3. Compact vision systems
The compact version system is much like a ‘lighter’ version of a PC based vision system. It is based on embedded processing technology and usually includes a graphics card that captures and transfers the data to a separate peripheral device like an external monitor to be viewed. Generally, compact vision systems also have an inbuilt graphical user interface that is operated easily using a touch screen monitor or mouse. Sometimes, compact vision systems manage not only manage first-level inputs like the camera and trigger inputs but also have embedded ones.
Which type of system is suitable for you?
To choose the perfect kind of machine vision system to address your requirements, it is imperative to know the characteristics of each vision system type.
Also, Read Camera Types for Machine Vision Applications
1. Smart camera-based
- The simplest and most cost-effective vision systems are based on smart cameras.
- Recommended for simpler applications.
- Easy to set up and deliver the basic functionalities of vision systems in a compact form.
2. PC based vision system
- Solutions based on PC systems offer the highest degree of flexibility.
- High performance and computing power.
- Occupy a significant amount of space and are quite expensive.
- Recommended for complex applications that demand multiple inspection tasks to be carried out at a fast rate.
3. Compact vision systems
- Compact vision systems offer optimized heat dissipation.
- Enable the usage of fast processors to achieve maximum performance in a robust and compact structure.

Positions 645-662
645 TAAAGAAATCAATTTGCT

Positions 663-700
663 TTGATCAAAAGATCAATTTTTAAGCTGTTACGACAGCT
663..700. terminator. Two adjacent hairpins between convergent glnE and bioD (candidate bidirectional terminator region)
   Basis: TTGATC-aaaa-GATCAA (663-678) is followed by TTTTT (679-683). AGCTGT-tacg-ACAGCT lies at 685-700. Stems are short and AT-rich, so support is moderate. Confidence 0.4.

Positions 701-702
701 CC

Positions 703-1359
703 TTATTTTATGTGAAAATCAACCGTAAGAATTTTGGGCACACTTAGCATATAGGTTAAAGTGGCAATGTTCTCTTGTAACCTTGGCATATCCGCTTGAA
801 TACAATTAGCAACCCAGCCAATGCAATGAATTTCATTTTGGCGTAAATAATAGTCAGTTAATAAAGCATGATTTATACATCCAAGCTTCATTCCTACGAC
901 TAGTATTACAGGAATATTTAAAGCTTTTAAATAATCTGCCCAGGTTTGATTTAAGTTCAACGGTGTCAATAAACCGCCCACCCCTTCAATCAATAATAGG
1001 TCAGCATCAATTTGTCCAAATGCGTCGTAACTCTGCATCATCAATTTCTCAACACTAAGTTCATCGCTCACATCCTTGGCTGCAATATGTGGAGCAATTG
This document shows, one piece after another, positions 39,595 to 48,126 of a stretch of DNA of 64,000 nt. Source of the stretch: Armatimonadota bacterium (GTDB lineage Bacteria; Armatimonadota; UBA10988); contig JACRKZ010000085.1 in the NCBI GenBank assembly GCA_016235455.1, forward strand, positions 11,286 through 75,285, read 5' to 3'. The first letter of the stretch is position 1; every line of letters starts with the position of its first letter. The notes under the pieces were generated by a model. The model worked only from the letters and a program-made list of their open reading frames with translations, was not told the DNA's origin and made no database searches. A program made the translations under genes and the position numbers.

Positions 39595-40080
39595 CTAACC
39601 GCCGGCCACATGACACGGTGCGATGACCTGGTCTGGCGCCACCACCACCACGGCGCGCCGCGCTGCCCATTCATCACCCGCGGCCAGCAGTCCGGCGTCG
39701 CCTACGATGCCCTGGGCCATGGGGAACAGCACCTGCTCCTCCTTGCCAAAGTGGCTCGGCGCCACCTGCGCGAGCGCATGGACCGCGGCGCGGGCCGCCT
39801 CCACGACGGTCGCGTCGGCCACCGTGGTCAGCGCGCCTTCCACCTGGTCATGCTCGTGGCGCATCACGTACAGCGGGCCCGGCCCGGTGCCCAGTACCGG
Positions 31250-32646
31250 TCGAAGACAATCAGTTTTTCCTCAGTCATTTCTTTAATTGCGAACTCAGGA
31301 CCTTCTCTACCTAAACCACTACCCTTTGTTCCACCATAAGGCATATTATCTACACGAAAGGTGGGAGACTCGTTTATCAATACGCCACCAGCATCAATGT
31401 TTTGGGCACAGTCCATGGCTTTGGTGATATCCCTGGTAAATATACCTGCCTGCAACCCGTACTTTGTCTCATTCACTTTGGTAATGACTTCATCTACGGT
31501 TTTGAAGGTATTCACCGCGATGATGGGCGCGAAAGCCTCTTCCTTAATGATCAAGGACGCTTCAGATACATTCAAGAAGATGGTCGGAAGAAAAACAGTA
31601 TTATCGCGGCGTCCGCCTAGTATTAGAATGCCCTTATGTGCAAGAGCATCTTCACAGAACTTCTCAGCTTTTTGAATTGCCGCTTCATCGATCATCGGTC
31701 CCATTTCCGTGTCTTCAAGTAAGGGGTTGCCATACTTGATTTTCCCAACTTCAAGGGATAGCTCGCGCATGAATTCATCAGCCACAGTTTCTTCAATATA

- Allows simultaneous operation of multiple cameras.
- Recommended for less demanding applications.
Machine vision systems ensure seamless workflows in tedious and repetitive operations like positioning, measurement, counting, and flaw detection, which can be mind-numbing if done manually. Some of its prominent benefits include enhanced productivity, quicker turnaround,
compliance with standards, and higher flexibility. Quality control is a major factor driving its incorporation into industries like automotive, pharmaceutical, and F&B.
In this article, we categorized machine vision systems into three major types: Smart camera-based vision system, Compact vision system, and PC based vision system. Once correctly implemented, modifying or replacing the machine vision systems can incur you a lot of your valuable time and a considerable amount of money. Thus, it is essential that you set clear business objectives and have reasonable demands from your vision systems before jumping to the selection process. We have comprehensively explained the types of vision systems, their features, characteristics, and limitations to help you choose the apt kind of system to meet your requirements.
The appropriate operating systems and associated components should also be chosen diligently. Modern cameras generate data at high rates, and the software demand high performance and computational speed. Due to such heavy loads, it is imperative to ensure maximum compatibility for optimal performance.